The Saucony Freedom ISO in my opinion lacks any sort of structure (in a bad way), I have seen the most neutral runners over-pronate and I struggled to run anything over a couple miles in the shoes myself.

Saucony has a new version of that shoe that will be coming out shortly that offers the slightest bit of stability posting on the medial side and I think it will be a more successful shoe. Still a full EverRun midsole of course but with some added posting.

The Triumph ISO 4 also debuts this month and has full EverRun so the feel is somewhat similar to the Freedom while still being a little more shoe.

Hoka will be replacing the Clayton 2 with the Mach come January, so that's a good one to look forward too. The Cavu is another one from them you could also investiagte.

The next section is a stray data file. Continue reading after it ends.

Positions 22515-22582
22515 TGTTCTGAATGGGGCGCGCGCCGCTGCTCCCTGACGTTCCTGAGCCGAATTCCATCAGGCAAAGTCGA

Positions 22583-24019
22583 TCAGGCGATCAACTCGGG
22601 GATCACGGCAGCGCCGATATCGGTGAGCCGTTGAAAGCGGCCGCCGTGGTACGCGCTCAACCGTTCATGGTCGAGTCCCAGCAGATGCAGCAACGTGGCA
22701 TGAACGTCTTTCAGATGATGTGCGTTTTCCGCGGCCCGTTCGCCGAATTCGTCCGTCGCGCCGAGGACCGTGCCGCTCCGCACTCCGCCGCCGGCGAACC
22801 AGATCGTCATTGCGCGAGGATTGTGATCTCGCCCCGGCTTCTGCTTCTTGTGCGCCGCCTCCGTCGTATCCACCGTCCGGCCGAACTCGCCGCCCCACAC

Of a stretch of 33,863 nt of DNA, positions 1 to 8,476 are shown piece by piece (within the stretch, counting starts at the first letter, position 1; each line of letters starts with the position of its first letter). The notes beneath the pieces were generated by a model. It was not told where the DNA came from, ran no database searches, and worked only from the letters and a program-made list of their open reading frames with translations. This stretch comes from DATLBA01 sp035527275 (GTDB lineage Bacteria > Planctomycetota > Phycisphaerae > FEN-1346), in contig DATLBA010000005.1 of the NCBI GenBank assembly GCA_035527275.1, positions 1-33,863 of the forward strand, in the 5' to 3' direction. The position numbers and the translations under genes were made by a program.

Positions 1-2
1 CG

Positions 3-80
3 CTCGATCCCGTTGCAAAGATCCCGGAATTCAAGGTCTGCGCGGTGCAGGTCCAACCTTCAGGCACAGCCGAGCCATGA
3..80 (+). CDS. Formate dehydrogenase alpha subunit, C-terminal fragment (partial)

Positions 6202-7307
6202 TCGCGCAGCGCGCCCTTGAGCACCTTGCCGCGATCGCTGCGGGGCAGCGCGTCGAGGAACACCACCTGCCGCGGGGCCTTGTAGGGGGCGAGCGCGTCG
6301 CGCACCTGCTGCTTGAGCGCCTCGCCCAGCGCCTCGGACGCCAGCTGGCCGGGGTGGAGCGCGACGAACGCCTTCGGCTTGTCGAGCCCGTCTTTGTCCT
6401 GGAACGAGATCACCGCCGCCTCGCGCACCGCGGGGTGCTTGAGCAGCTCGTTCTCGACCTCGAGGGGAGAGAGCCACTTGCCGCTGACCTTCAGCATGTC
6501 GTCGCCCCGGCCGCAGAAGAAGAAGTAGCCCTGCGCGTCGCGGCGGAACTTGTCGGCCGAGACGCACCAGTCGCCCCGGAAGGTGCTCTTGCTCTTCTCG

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Re: Running shoe recommendation [tmwst19] [ In reply to ]
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On has some new shoes...Cloud X..might be worth a look
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Re: Running shoe recommendation [LuchaLibre] [ In reply to ]
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Anyone try the Cloud X yet?
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Re: Running shoe recommendation [EnderWiggan] [ In reply to ]
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[quoteAltra Escalante...I'm in love ][/quote]



Worst advice I've read on ST today and that's saying something.

The Altra are zero drop the very opposite of what the OP needs with PF. The OP also said they like cushioned shoes.

FFS people read, think, then reply

Brian Stover
Accelerate3 Coaching
Insta Twitter
We'll be doing a bike fit/wind tunnel session at some point. PM for dets
Last edited by: desert dude: Dec 4, 17 10:31
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Re: Running shoe recommendation [dl1340] [ In reply to ]
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Assuming you really do need neutral shoes if you liked the Pegasus you may like the Vomero even more. Both are neutral the Vomero is more cushioned.